Captain Amarinder Singh was given the un-envious task of contesting against Arun Jaitley from Amritsar in the 2014 Lok Sabha elections. One morning, at the peak of the election campaign, inadvertently or otherwise, the two opponents bumped into each other at the city’s famed Company Bagh.
When badgered by reporters to elaborate on his exchange with Jaitley, Amrinder summed up his brief meeting with the BJP candidate with a quintessential one-liner.
“I welcomed my friend from Delhi”; the former CM obliged to the waiting cameras and moved on.
That’s as much politics one can possibly pack in a sentence. Amritsar elections soon became a local vs outsider battle. Jaitley- the Leader of Opposition in the Rajya Sabha lost by a fair margin. And Amrinder Singh became the Deputy Leader of the Congress party in the Lok Sabha.
Jaitley’s first experiment with direct elections came a cropper. BJP’s decision to replace the sitting MP Navjot Singh Sidhu- an implacable challenger to Shiromani Akali Dal under the Badal’s- had clearly not gone down well with the electorate. That election was the first trigger which led to Sidhu’s final exit from the BJP.
Seven years on, Sidhu remains the challenger within. The anti-establishment within the establishment. As he was during the Akali-BJP regime between 2007 to 2017.
Drafted into Congress just ahead of the last assembly polls, the cricketer turned politician has had an uneasy relationship with the Captain from the word go.
And in their own inimitable styles, the chief minister and his chief detractor have in the last four years put on display one of the finest exhibitions of word play and power politics. A fencing duel of sorts with sudden lunges and defiant riposte.
The first confrontation was perhaps triggered with Sidhu hogging all the limelight ahead of the Kartarpur Sahib Corridor; and his presence at the swearing in of Pakistan Prime Minister Imran Khan.
Amrinder Singh waited for the right moment to cut his minister to size. And he did it from the position of strength by becoming the most successful Congress chief minister to send 10 MPs to the Lok Sabha from Punjab.
The chief minister effected a reshuffle to divest Sidhu of Local Bodies Department. Sidhu resigned in protest.
He remained under the radar for almost two years, choosing the timing and occasion to open a new front on Baisakhi day this year. The former minister paid a surprise visit to the Gurudwara in Faridkot district, the epicentre of the sacrilege case which led to firing at Kotkapura. His visit came close on the heels of Punjab and Haryana the high court quashing the police probe in the incident.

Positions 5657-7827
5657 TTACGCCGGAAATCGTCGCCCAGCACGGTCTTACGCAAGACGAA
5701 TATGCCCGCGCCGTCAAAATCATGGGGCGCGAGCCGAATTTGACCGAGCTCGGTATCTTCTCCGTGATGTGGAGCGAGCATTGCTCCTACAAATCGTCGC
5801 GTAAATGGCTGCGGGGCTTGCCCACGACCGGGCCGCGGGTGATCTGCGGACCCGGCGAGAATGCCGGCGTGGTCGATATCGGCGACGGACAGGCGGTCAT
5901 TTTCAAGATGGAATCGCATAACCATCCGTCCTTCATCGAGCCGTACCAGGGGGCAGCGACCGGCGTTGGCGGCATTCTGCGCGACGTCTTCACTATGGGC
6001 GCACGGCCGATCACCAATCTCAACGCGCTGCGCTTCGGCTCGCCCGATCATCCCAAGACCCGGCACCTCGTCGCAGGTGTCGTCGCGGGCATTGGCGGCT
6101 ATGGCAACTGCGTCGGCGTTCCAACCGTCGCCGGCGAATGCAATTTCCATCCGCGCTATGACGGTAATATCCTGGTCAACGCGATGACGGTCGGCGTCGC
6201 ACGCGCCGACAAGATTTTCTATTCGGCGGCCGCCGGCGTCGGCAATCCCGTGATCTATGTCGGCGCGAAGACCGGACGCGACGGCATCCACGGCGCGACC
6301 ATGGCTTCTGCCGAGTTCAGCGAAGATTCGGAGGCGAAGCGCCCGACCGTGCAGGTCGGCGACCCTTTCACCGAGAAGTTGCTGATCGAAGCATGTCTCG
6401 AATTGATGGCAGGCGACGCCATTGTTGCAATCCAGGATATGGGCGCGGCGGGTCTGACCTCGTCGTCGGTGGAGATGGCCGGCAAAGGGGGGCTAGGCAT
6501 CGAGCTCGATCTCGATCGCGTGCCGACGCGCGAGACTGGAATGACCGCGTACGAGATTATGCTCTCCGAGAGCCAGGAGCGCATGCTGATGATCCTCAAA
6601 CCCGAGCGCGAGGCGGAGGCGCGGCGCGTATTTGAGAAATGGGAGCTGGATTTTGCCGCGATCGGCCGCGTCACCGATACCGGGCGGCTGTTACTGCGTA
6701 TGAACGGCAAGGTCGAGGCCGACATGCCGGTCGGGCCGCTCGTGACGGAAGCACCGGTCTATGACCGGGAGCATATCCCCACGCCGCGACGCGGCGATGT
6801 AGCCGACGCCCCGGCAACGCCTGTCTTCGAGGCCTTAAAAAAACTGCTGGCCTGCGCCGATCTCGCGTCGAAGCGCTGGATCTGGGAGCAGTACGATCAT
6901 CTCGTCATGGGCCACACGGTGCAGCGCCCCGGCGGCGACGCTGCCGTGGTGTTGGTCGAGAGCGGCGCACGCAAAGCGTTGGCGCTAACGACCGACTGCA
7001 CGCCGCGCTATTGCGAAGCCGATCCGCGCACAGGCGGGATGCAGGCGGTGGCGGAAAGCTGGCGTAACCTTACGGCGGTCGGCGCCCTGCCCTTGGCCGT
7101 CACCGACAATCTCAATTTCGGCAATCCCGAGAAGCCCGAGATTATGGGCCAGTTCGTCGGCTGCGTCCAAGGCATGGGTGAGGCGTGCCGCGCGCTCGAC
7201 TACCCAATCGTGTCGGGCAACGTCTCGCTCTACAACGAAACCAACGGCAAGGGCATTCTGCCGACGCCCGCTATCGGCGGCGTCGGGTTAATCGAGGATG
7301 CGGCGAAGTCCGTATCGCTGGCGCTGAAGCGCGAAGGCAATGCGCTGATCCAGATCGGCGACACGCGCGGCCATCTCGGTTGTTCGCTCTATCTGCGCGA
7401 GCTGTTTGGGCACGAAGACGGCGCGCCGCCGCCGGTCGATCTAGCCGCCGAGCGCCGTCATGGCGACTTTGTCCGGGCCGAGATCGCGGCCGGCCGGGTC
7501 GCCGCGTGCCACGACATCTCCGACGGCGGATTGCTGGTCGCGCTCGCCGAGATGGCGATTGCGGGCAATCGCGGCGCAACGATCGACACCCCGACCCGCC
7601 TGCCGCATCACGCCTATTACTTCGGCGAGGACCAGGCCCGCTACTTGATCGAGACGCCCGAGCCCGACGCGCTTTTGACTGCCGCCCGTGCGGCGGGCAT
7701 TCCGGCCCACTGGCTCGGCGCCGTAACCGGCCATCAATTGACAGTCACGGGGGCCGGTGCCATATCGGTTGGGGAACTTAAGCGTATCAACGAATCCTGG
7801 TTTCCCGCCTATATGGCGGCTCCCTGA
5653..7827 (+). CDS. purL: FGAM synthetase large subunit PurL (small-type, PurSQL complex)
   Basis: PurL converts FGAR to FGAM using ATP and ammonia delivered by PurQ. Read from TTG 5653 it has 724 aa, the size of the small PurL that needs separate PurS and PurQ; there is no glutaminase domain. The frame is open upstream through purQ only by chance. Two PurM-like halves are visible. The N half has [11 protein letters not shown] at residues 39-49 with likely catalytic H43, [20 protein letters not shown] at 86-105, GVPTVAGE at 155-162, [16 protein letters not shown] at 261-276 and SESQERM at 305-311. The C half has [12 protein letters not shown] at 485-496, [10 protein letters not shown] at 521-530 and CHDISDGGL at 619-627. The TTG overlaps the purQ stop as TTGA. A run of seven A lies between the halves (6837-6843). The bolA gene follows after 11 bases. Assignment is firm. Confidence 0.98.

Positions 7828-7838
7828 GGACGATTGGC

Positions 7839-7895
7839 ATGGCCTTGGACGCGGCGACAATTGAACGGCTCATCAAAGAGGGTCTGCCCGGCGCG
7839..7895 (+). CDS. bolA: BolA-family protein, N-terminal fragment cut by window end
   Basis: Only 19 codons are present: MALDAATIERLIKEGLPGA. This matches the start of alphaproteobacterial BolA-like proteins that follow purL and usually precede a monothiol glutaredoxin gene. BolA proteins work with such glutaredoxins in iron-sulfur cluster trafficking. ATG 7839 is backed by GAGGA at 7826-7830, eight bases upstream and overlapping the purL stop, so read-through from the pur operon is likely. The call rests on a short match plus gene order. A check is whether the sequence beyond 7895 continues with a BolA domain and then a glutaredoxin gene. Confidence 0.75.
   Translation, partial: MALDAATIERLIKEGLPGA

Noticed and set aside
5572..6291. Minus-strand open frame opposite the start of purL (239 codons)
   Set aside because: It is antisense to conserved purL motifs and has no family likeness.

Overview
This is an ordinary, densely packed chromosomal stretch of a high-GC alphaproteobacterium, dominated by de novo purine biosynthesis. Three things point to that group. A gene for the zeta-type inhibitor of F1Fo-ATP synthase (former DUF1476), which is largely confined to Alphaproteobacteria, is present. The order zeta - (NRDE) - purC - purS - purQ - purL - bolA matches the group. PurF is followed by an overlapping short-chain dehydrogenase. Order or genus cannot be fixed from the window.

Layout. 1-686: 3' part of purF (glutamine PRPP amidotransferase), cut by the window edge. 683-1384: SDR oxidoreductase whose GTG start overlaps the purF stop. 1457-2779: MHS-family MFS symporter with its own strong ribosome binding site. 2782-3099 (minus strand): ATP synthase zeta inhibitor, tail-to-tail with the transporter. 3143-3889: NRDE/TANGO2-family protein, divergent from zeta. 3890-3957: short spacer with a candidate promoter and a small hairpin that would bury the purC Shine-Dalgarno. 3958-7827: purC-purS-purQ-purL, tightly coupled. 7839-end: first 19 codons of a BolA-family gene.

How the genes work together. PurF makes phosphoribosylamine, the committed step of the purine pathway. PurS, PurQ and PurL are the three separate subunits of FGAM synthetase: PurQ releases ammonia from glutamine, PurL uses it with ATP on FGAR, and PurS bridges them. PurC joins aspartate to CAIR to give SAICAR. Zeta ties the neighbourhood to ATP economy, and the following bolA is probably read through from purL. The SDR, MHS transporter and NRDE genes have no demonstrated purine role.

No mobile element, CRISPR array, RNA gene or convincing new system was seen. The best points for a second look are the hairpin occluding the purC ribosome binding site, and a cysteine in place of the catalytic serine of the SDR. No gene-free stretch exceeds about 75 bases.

Ever since the two sides have cautiously prepared for the denouement.
With others rhyming into the growing chorus against the chief minister’s style of functioning, the Congress central leadership stepped in about a month back to form a three-member committee. The detractors used the opportunity to underscore problems with CM’s style of functioning.
Committee in its report sought Sidhu to be ‘adequately adjusted’.
But how adequate is adequate? And who would one quantify the adequacy of adjustment? Multiple formulae have since been floated to calibrate a balance of power.
It was suggested that Sidhu be inducted a deputy CM. An option which suits Captain Amrinder Singh. After all the hullabaloo, his chief detractor would still be working under him.
Additionally, the CM could also have convinced the high command to appoint not one but two deputy CM- a dalit or a Hindu. Just to maintain a social balance in his government.
But it seems the Sidhu camp was more interested in taking charge of the organisation. As Pradesh Congress Committee President, one has a lot more say in candidate selection.
To scuttle any such move, the old guards rallied around the CM. New alignments emerged. Known baiters turned friends after clandestine meetings which were duly denied. Former State President Pratap Singh Bajwa emerged to articulate all this in a press conference one fine Sunday morning in Chandigarh.
“No colonel should become general overnight” was the gist of his argument.
It is another matter that the reported truce among the old guards has triggered a parallel controversy. Opposition has accused CM of buying loyalty by appointing Bajwa’s nephew as an Inspector in Punjab police. The nephew has since turned down the offer.
In the last one week, CM’s camp fired yet another salvo by holding a much-publicised meeting of Hindu leaders. The grievances were patiently heard and solutions offered. It was resolved also that they should strike a balance in the appointment of PCC chief. If the chief minister is a Jat Sikh, should the PCC top post go to another community?
After all this churning, Captain Amrinder Singh is back in Delhi this week to meet the high command for a final resolution of the festering divisions within Punjab Congress.
In its bid to keep the house in order, party leadership would want the CM to take everyone along. The question is how does one ‘adequately adjust’ Navjot Singh Sidhu. And how much is the chief minister willing to concede.
The super over in the tied T-20 match in Punjab Congress will be bowled this week in Delhi.